Pass
Pass
2 H
4 C
5 C
Pass
Pass
Pass
Pass

West’s singleton prevents the opponents from winning two diamonds so he takes the final push to slam.

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Implied Trump Fit

Generally, a control-bid can be made only after a suit is raised, but there are several logical exceptions to this:

If a player has shown a balanced hand and later bids an unbid suit beyond 3 NT, this is a control-bid implying a fit in partner’s last bid suit.

7.
S A Q 8 5 4 3
H K 8 3
D A 6
C Q 6
Table S K 6 2
H A Q 4 2
D K Q J
C 8 3 2

1 S
3 S
5 D
Pass
Pass
Pass
2 NT
4 H
5 S
Pass
Pass

East’s 4 H could not be a natural bid to play; it shows the H A and implies a “good raise to 4 S.” The slam probe fizzles when neither player has club control.

8.
S Q 6
H K 10 9 8 5 3 2
D A K 3
C 10
Table S A K 4
H Q J
D 9 8 7 2
C A J 7 4

1 H
3 H
4 D
6 H
Pass
Pass
Pass
Pass
2 NT
4 C
4 S
Pass
Pass
Pass
Pass

East’s 4 C bid agrees hearts by inference, then two more control-bids lead to the excellent slam.

A cue-bid in the enemy suit beyond 3 NT shows the ace, singleton or void and implies a fit in partner’s last bid suit.

9.
S A K 9 7 4
H K 8 2
D A J 9 4
C 2
Table S J 8 2
H A 10
D Q 8 6 5 3
C K 9 3

1 S
4 C
Pass
Pass
2 D
4 S
3 C

West’s 4 C cue-bid is a “strong diamond raise” with club control. East, discouraged by the C K, signs off in 4 S.

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Key-Card Blackwood

The best of the many ace-asking conventions is “key-card” Blackwood. The basic concept is to count the king of trumps — always an important card — just like an ace. Thus there are five key cards, and your partnership needs at least four of them to warrant bidding a slam.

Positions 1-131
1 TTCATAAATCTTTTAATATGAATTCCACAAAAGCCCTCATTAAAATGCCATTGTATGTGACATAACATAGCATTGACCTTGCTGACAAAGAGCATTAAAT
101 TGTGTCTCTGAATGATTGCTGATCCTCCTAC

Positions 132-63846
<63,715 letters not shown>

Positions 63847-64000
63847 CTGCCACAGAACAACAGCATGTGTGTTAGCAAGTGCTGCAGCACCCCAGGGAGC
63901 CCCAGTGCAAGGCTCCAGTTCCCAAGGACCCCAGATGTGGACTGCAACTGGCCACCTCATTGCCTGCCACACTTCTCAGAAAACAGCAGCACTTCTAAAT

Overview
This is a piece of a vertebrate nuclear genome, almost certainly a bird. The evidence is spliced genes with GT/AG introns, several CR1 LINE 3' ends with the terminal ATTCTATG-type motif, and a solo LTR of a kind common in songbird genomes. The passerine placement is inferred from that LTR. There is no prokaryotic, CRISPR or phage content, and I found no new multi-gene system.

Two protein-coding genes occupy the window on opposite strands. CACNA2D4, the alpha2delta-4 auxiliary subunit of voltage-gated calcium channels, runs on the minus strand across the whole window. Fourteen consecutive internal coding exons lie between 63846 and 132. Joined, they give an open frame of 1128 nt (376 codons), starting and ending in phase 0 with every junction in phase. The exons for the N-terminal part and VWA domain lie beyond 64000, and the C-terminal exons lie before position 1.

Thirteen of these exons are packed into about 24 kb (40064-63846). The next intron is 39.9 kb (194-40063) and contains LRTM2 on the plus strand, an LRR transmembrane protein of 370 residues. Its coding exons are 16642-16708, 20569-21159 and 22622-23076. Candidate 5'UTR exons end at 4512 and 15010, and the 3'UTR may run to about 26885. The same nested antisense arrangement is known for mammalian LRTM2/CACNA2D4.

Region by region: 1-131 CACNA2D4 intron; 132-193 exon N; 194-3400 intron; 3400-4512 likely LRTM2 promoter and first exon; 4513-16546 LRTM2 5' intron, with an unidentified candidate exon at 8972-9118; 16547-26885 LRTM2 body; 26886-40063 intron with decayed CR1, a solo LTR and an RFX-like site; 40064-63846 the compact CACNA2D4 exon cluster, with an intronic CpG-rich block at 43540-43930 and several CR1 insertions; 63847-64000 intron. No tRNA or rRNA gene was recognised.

Got any key cards?

No, just 13 regular ones.

The following rules determine which suit is the key suit:

If one suit is raised, that suit is the key suit.

If two suits are raised, the higher suit is the key suit.

If no suit is raised, the last suit bid by your side is the key suit.

There are several variations used to respond to key-card Blackwood. I present the method I feel is best and that which I use with my favorite partners. It is easy to learn.

Key CardsResponse
0 or 35 C
1 or 45 D
2 or 55 H

Each response has two possibilities. Presumably asker can tell which based on the previous bidding and his own hand.

10.
S 6
H A J 8 7 3
D K Q J 10 3
C K Q
Table S A Q 5 4
H Q 5 4 2
D A 9
C J 6 2

1 H
4 NT
Pass
Pass
Pass
3 H
5 H
Pass
Pass

East shows 2 or 5 key cards (clearly 2) so West signs off. Standard bidders may bid this poor slam (only 26 percent).

11.
S A Q 10 9 3
H Q
D K Q 4 2
C K J 5
Table S K 7 6 2
H 5 4
D A J 8 7 3
C A 8

1 S
3 D
4 NT
6 S
Pass
Pass
Pass
Pass
2 D
4 S
5 C
Pass
Pass
Pass
Pass

The key suit is spades (higher of two agreed suits). East shows 0 or 3 key cards (surely 3) and West comfortably bids six.

Here is how I show a void:

Key CardsResponse
1 plus a void5 S
2 plus a void5 NT
3 plus a void6 of void*

*or 6 of trump suit if void is higher ranking

12.
S A K Q 10 8 2
H K 4 2
D K J 10
C 3
Table S J 9 7 3
H
D A Q 7 3
C 9 8 7 5 4

1 S
4 NT
6 S
2 H
Pass
Pass
3 S
5 S
Pass
4 H
Pass

East shows 1 key card plus a void (surely in hearts from the enemy bidding).

13.
S A 4
H
D K J 10 8 4 3
C A 9 8 7 2
Table S K 8
H K J 8 7
D A Q 9 5 2
C K 3

1 D
2 C
4 C
6 D
Pass
Pass
Pass
Pass
1 H
3 D
4 NT
7 D
Pass
Pass
Pass

West shows 3 key cards plus a void in a major (West cannot bid 6 H because it is beyond 6 D). East can see no losers.

Asking For Kings

If the 4 NT bidder can account for all five key cards and he is interested in a grand slam, he may rebid 5 NT. This asks for kings, but the key-suit king is not counted. Experts also have ways to ask about the key-suit queen, but that is beyond the scope of this lesson.

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© 2012 Richard Pavlicek